Patience Cherwell is resigned to a life of spinsterhood. When her young friend comes to stay for a London season, Patience decides the eligible Lord Blackwood is the perfect match for her guest and determines to see the pair united. So why is Patience anything but happy when the pair seems to actually like each other? And, when a mysterious Valentine corsage arrives, who will Patience discover is the anonymous admirer?
I grew up on a diet of Jane Austen, the Bronte sisters, and many other writers of that period. I also love history and generally find the past more fascinating than the future. I have been steeped in Regency writers since I was a teenager. From Jane Austen to Georgette Heyer, I read 'em all! I love writing Regency romances because they are romantic, fun and enable me to create feisty heroines and hunky heroes. I hope you'll enjoy my stories!
Well, nothing much has changed in that of course the man's age did not matter. These days many young women marry much older men for ... let's be blunt ... for the money. Way back in the Regency era, an older man had no problems getting a young and beautiful wife, as long as he was 'plump in the pocket!'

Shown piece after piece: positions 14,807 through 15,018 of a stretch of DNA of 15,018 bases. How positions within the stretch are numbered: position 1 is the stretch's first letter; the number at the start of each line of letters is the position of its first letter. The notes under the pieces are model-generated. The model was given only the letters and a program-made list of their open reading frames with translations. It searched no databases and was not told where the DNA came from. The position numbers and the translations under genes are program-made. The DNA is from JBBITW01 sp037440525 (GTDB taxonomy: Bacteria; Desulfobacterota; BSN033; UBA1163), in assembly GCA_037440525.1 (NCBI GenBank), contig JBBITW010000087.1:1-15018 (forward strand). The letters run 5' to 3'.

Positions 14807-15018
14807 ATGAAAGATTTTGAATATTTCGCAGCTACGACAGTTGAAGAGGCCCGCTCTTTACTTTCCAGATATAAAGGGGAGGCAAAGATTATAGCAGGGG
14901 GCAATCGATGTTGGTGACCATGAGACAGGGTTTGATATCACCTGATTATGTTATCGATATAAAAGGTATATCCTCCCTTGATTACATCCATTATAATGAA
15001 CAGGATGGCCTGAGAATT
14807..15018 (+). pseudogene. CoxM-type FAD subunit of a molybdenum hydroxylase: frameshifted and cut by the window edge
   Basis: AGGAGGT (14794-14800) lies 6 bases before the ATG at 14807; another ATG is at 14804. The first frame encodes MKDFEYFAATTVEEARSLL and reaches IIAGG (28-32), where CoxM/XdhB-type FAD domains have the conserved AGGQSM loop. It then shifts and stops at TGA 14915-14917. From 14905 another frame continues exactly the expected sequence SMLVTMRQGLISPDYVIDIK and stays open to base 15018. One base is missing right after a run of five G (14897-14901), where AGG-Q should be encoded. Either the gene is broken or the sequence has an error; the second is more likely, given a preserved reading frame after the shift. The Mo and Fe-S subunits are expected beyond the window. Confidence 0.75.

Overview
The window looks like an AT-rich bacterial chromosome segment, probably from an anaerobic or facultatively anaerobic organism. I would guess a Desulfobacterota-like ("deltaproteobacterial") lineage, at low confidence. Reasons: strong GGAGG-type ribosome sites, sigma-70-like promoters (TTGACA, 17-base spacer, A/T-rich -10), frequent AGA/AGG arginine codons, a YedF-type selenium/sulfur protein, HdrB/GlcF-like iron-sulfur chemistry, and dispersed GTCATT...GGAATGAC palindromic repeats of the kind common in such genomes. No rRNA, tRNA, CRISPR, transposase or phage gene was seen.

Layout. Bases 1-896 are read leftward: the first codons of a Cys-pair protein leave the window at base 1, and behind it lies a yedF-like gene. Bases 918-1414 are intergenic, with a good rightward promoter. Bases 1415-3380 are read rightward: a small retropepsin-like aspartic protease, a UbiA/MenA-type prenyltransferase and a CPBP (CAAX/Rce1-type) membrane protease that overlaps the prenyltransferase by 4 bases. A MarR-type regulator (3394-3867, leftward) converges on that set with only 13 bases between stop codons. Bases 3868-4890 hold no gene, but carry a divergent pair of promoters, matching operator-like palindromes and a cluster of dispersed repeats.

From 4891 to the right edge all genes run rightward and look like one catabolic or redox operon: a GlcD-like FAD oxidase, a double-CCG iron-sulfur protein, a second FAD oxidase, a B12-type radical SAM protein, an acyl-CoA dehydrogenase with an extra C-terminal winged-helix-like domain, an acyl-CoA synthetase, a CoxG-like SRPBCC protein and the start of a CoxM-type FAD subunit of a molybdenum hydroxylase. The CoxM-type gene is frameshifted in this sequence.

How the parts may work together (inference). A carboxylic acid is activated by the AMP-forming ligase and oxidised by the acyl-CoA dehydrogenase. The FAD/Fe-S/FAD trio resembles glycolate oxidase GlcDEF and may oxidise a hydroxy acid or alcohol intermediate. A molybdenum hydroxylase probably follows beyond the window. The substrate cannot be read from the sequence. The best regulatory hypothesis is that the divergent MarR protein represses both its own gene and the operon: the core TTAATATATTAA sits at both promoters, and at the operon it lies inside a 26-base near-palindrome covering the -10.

Lord Blackwood's Valentine Ball
Lord Blackwood was much older than one would expect the bridegroom of a fresh, young debutante to be. However, many parents were not averse to their daughters marrying older men, more mature and established than some frivolous and spendthrift young coxcomb who would not prove to be as much of a steadying influence on their daughter. A wealthy older man with a title offered a bride the noble weight of historical grandeur behind him, as well as the pinnacle of social achievement any self-respecting mama desired when she announced to her cronies (and the world at large) that Lord Such-and-Such had offered for and been accepted by her darling. If Patience gave her approval to the prospect of Lord Blackwood as a suitor for Lorna, then no doubt Lorna’s parents would look even more kindly upon him.